An old favorite, Lavender 'Munstead' is a dependable performer with profusely blooming lavender-blue flowers. This aromatic herb
is a wonderful ornamental in your garden and produces tons of fragrant flowers which are sure to attract bees, butterflies and hummingbirds.
Also considered a medicinal herb
, 'Munstead' has potent antibacterial and anti fungal properties. Used to cure everything from headaches to sunburns, the soothing scent of its oil relaxes the mind, while collagen regenerating agents in the plant renew your skin. Long used for various ailments in traditional folk medicine, French chemist, Rene-Maurice Gattefosse brought Lavender to the attention of the modern medical world in 1928. After sustaining an accidental burn in his lab and placing Lavender oil on the damaged area, he noted that it resisted infection, healed more quickly and had less scarring than if left to heal on its own. The best varieties for medicinal use are 'Munstead' and 'Hidcote'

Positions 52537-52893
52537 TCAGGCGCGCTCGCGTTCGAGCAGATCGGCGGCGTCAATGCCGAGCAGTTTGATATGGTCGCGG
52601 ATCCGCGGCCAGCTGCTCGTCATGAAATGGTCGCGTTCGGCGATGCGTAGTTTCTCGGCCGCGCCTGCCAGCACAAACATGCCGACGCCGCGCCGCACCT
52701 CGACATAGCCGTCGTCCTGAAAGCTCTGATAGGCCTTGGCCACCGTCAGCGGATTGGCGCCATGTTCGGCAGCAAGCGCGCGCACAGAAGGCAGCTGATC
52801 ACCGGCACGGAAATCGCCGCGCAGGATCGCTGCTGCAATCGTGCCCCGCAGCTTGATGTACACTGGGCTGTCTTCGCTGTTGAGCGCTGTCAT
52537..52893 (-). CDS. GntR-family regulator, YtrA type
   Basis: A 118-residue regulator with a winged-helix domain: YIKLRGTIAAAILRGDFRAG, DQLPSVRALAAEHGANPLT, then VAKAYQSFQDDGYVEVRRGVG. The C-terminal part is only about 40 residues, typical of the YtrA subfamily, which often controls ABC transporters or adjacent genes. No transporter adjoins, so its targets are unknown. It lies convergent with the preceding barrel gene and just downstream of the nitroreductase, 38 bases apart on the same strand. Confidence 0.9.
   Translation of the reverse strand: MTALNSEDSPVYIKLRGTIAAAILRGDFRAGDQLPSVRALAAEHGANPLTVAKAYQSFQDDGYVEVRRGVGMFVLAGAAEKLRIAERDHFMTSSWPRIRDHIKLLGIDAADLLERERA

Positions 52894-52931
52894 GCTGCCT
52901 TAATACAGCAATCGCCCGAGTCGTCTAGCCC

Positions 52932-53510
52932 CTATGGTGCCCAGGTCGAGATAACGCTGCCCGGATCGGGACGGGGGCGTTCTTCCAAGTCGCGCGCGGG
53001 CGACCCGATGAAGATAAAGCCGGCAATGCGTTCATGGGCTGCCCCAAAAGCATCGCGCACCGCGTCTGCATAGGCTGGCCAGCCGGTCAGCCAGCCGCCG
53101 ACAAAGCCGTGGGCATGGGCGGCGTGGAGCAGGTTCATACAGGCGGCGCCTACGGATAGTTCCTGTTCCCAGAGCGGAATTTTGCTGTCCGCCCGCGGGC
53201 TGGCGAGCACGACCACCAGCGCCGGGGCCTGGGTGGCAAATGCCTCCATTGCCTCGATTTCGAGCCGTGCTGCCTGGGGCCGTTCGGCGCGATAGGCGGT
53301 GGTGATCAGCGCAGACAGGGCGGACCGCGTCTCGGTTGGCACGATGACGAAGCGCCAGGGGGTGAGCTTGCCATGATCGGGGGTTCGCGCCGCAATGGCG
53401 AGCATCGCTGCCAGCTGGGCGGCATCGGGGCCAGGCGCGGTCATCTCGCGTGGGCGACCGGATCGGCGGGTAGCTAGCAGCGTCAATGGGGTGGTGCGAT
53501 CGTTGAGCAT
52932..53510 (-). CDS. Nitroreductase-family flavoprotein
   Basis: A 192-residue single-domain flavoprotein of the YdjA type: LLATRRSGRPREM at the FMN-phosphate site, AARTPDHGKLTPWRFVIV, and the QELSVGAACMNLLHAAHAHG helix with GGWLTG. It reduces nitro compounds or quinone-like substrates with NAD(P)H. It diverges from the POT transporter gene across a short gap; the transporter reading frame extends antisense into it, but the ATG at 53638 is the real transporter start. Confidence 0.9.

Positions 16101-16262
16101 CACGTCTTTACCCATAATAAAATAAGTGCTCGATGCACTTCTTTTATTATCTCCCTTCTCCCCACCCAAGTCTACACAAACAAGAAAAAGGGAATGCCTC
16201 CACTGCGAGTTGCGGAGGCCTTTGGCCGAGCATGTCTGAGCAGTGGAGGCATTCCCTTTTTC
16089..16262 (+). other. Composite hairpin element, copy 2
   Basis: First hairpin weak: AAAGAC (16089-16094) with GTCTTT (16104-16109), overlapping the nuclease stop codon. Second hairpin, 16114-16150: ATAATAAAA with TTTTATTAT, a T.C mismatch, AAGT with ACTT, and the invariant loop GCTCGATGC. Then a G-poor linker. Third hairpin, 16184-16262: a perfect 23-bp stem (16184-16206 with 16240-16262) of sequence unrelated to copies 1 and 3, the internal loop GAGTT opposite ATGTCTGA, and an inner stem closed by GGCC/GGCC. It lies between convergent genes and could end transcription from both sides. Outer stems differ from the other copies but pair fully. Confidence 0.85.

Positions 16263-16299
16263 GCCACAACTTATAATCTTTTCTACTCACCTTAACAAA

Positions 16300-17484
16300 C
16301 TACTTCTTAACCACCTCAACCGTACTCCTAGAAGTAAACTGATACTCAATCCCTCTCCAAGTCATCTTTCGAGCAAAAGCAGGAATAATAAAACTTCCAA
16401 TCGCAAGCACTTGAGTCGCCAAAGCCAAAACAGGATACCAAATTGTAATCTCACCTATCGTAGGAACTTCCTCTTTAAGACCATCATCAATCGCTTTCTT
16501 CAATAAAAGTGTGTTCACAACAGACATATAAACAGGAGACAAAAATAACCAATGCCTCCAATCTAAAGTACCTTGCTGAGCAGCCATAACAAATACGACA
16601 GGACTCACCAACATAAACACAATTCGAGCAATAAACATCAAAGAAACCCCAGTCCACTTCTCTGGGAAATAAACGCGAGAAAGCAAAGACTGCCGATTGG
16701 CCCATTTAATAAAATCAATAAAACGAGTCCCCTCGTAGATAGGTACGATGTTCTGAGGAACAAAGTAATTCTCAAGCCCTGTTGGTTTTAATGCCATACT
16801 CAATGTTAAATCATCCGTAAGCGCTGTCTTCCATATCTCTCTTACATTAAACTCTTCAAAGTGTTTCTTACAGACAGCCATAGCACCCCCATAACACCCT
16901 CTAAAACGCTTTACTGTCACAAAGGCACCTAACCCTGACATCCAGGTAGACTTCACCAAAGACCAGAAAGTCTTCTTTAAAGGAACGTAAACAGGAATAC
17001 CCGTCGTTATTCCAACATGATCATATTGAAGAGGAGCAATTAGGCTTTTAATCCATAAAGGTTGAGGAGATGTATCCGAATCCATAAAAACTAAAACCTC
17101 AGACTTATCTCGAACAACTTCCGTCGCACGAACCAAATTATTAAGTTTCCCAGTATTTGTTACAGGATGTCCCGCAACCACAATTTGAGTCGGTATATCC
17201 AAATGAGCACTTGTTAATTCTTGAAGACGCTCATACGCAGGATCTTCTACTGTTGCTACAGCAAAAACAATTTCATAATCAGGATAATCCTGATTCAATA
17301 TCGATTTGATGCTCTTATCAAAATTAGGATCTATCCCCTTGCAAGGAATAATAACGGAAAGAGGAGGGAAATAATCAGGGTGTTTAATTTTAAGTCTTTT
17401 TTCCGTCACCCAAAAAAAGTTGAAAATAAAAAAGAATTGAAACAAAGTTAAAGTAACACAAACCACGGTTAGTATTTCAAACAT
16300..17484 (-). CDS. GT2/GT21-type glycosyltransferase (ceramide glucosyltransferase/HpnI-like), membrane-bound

, as they are non-hybridized varieties.
Wonderful for herb sachets and pillows, potpourri and fresh or dried arrangements, 'Munstead' retains its beautiful color and scent after drying. Also a delicious culinary herb
, you can add Lavender to your favorite summer drinks and salads or to lend a wonderfully light flavor to fish, meat or soups.
Lavender 'Munstead' is also a great choice for pots and container
as it has a smaller habit than other varieties. Flowering early, this dwarf variety of Lavender is more shrub-like than its other English relations and is much more adaptive to heat and humidity than any of the other varieties. Deadheading will keep this fragrant herb blooming continuously from spring through summer.Important Tips:
drained soil - lavenders will not tolerate poor drainage so add sand if
you need to improve the quality of your soil. Most lavender 'deaths'
occur because of wet roots. An alkaline soil is best.
- They cannot tolerate humidity: damp, still air makes them susceptible to fungus ailments
- Lavenders need full sun- 6 to 8 hours of sunshine for these Mediterranean natives